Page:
Wired IDS are not able to monitor activity for wireless LAN security policy compliance violations. Therefore, unauthorized WLAN nodes EAP authentication method methods of production or low figures for protecting the confidentiality and integrity WLAN security policy will remain undetected. MAC spoofing is the root of every injection attacks in wireless LAN (see Section 2.7). A wired IDS does not get any information on the WLAN node make a decision about whether a particular image came from the legitimate node or an adversary spoofing the MAC address.
Works on OSI layers 3 (Network) and the above
Operates at OSI Layer 1 (Physically) and 2 (Data Link)
Generally located chokepoints in network for maximum network visibility
Using several different wireless sensors (dedicated) For complete network
Un Able to detect attacks based on 802.11
Able to detect attacks based on
802.11 frames to unprotected
Un Able to detect malicious payload
Can detect malware
voltage direct communication between
voltage direct communication between
We cannot detect the PHY and MAC
attacks based on jamming level
Able to detect PHY and MAC layer interference attacks base
the position of the node is not authorized, the rogue AP or an opponent in the WLAN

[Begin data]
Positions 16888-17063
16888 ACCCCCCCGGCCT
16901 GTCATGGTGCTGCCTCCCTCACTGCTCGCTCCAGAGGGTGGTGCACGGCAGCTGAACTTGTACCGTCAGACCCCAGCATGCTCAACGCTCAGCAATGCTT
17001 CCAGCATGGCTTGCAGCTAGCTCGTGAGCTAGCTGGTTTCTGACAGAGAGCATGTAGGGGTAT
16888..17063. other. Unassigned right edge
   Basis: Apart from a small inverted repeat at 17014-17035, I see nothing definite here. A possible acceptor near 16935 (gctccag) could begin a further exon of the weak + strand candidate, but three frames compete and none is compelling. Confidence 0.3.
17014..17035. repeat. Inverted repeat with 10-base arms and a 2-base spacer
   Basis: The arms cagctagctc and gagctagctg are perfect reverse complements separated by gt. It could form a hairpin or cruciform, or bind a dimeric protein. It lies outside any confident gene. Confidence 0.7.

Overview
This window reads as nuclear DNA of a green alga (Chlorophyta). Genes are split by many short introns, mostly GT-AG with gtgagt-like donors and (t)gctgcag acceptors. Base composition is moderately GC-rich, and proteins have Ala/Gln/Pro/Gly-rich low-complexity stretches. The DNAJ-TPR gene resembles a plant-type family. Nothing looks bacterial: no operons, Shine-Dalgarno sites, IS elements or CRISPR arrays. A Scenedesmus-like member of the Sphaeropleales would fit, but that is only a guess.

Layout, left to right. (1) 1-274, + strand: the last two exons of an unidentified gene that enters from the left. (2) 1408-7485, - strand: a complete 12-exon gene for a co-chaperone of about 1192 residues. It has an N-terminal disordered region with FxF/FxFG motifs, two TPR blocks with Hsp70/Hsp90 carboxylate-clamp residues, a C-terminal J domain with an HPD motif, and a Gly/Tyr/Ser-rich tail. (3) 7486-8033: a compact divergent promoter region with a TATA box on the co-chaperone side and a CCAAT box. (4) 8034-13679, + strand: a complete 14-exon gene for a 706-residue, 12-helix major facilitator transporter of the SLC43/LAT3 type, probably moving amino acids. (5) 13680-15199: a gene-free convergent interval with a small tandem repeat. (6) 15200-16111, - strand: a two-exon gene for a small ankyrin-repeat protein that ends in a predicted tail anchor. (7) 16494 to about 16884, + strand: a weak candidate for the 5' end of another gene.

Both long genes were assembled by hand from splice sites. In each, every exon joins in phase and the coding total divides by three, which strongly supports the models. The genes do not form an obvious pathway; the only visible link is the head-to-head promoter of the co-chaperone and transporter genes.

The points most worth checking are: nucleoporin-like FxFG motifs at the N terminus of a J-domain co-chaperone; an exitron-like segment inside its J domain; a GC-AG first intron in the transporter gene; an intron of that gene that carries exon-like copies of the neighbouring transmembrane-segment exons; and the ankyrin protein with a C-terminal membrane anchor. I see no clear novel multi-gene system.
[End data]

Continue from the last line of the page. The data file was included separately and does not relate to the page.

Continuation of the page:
WIDSs to offer this feature using the distributed nature their sensors through wireless LAN
Wired IDS are not able to monitor WLAN
WIDS has a perfect visibility such violations
activity for compliance violations of safety
(EAP method, number of casualties, etc.)
Mac capable of detecting fraud
Not able to determine whether a
WLAN node is MAC spooÃ¯Â¬Âng
Table1: Wired ids vs WIDS
1.7. Choosing a Wireless Intrusion Detection System:
Now we have an idea of ââ‚¬â€¹ââ‚¬â€¹what can be observed and what to do during the case, we must decide what to take and how WIDS. It is not within the depth this document to include all providers of systems WIDS, so additional research is suggested before choosing a WIDS. Here we are discussing the architecture of a wireless IDS with an overview of WIDS systems vs. Commercial Open Source systems.